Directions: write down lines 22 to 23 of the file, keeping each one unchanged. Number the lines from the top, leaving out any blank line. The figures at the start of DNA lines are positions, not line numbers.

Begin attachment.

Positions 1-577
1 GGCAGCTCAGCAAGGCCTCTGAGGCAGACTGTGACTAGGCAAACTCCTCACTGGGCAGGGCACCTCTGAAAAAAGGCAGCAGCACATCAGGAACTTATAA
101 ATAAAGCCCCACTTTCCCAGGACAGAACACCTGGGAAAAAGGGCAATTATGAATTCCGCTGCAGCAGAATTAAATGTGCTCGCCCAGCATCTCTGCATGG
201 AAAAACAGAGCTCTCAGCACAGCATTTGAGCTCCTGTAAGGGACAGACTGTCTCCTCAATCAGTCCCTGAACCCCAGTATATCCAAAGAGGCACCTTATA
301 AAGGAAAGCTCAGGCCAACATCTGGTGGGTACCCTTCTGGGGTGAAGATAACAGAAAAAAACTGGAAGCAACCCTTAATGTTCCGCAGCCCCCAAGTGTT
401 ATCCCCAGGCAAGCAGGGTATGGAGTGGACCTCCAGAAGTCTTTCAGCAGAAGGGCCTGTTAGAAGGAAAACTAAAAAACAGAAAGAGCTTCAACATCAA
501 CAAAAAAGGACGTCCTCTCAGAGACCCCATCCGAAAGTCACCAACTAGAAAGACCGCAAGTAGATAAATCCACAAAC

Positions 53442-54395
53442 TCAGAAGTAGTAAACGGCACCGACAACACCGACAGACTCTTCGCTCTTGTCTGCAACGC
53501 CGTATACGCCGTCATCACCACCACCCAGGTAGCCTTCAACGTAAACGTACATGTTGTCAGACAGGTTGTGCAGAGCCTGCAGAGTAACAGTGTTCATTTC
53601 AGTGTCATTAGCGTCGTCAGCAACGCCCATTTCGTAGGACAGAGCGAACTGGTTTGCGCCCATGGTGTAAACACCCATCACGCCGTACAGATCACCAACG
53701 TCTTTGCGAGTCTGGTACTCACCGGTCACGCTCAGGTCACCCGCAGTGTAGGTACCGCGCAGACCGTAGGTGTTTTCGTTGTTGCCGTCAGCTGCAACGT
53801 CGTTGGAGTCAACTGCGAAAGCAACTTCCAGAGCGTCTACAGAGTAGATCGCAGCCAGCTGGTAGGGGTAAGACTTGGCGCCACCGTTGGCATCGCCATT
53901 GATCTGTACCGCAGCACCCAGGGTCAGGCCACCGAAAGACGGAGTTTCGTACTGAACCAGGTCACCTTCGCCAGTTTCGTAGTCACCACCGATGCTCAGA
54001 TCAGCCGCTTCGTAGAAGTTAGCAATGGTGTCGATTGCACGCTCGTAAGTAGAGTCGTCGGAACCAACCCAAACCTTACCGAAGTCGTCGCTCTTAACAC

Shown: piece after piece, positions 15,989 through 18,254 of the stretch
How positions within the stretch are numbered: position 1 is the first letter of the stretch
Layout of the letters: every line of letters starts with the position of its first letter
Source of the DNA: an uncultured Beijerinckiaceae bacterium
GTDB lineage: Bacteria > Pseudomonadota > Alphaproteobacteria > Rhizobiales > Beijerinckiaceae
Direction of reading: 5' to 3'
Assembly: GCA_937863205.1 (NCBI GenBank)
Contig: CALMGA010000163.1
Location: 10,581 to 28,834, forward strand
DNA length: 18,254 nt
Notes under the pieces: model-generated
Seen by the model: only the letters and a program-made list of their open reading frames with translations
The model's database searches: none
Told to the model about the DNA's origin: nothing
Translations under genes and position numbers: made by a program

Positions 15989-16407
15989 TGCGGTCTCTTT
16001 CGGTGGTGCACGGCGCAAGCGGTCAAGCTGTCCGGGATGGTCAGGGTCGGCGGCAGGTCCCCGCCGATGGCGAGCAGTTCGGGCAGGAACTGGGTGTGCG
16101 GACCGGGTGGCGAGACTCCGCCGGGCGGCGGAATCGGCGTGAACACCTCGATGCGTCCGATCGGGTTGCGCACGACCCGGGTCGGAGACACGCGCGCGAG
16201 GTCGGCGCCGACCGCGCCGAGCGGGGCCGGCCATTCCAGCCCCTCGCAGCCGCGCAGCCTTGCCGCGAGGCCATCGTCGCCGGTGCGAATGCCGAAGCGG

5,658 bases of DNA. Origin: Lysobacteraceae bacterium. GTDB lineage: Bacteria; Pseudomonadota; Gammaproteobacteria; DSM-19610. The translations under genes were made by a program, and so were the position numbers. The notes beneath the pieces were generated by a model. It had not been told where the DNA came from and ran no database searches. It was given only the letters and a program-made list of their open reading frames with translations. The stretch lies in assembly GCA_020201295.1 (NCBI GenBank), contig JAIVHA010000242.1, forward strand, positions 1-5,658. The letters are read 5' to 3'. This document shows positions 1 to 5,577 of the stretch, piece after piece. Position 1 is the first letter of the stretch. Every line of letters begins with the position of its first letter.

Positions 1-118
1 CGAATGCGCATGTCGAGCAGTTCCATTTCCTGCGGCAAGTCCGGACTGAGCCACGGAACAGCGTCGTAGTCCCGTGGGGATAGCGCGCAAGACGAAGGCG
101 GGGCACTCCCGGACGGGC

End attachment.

Assembly: GCA_937863205.1 (NCBI GenBank)
Contig: CALMGA010000163.1